A quick guide for staff delivering intermediate care services
Intermediate care involves you working closely with people to agree what intensive support they need to improve their independence. It's important you are clear that this is a short term service that works towards specific goals and is different from ongoing care and support.
Intermediate care works, with more than 9 out of 10 people either maintaining or improving their level of independence while using the service.National Audit of Intermediate Care 2017
Good communication is a key part of intermediate care. Make sure you:
Give people details of who to go to with questions or worries.
Explain how to contact an advocate.
Help people to make decisions about, and benefit from, intermediate care by giving them information in a format they understand.
Keep up good communication and information sharing with other agencies.
These are the things you need to do to provide an effective service:
Build an equal partnership - find out what motivates the person and what they want to achieve.
Focus on strengths - what can the person already do, and how can you build on it?
Build resilience and confidence - what will help the person feel more able to manage daily living?
Observe and encourage - even when the person is finding an activity difficult and you want to help or do it for them.
Support positive risk-taking - think about the benefits of taking risks, and the drawbacks of avoiding them.
Work together with the person to plan their intermediate care. Talk to them about what will happen when the service ends and put plans in place for this. Make sure that the person:
- understands what is involved in using the service
- is aware of the need to consent for their information to be shared
- understands that intermediate care is a short-term service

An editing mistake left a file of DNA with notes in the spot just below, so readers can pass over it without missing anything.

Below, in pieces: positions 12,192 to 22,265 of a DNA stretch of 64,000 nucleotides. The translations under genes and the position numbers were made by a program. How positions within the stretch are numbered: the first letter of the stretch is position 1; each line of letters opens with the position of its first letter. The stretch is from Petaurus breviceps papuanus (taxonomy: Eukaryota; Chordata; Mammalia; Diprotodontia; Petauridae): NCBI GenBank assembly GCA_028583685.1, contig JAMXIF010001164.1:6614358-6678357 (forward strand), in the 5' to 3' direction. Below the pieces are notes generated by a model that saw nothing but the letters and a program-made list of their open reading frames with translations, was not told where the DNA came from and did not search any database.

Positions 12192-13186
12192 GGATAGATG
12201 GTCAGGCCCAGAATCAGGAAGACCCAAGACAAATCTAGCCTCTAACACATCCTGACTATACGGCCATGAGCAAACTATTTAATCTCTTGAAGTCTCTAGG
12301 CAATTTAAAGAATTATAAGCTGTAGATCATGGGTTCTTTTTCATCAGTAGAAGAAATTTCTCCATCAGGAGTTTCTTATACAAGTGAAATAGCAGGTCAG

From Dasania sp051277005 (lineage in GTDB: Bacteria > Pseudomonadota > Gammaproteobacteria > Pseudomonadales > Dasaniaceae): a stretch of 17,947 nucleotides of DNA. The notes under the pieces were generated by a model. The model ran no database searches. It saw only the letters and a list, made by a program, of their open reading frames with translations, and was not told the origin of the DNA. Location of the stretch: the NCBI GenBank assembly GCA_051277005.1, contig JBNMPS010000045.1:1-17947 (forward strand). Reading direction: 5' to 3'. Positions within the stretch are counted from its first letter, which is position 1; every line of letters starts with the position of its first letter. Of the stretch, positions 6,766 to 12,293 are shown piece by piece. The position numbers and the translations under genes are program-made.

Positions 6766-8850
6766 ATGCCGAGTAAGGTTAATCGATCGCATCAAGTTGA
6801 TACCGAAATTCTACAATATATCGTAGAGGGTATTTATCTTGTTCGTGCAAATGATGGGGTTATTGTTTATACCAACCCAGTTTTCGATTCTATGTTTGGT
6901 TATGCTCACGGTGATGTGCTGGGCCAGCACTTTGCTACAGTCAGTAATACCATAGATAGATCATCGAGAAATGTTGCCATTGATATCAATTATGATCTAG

- knows what other support is available after intermediate care
- knows how to ask for the service again if they need it.
Choosing the right goals is important. Agree goals with the person, taking into account what is important to them and what the service aims to achieve. Goals can include things like taking part in social or leisure activities, as well as practical or everyday tasks. Make sure the person's goals:
- can be measured
- take their health and wellbeing into account
- reflect what they want to achieve both during the service and beyond
- consider how their conditions or experiences affect them
- reflect their best interests and wishes.
Write down the goals that have been agreed and give a copy to the person. Give a copy to their family members or carers as well if the person agrees to this.
Supporting people to regain their confidence and independence requires some positive risk taking. Risk assessment and planning can help to manage risk and maximise the potential for people to achieve their goals. Think about:
- the person's wishes and quality of life
- risks linked to specific activities or the environment
- what might help reduce any risk e.g. equipment, reminders, support from others
- what effect taking the risk might have for the person and for the staff supporting them.
Staff skills and knowledge
Staff working in intermediate care services need to:
Support people to
optimise their recovery; take control of their lives; regain as much independenceas possible; plan for when the service has ended.
Recognise and respond to
conditions (for example, diabetes, dementia, sensory loss); support needs (for example, nutrition, continence as well as end of life); changing health and circumstances.
that intermediate care should be available for everyone who needs it; how to work collaboratively; the ethos of the service - to support people to build independence.
- Intermediate care including reablement (NICE guideline)
- Intermediate care including reablement (NICE quality standard)
- Intermediate care (SCIE Highlights paper)
- Developing effective services that make a difference to people's lives (NICE/SCIE webinar)
- National Audit of Intermediate Care (NAIC) key resources (NHS Benchmarking Network)
- Strength-based approaches (SCIE Care Act 2014 guide)
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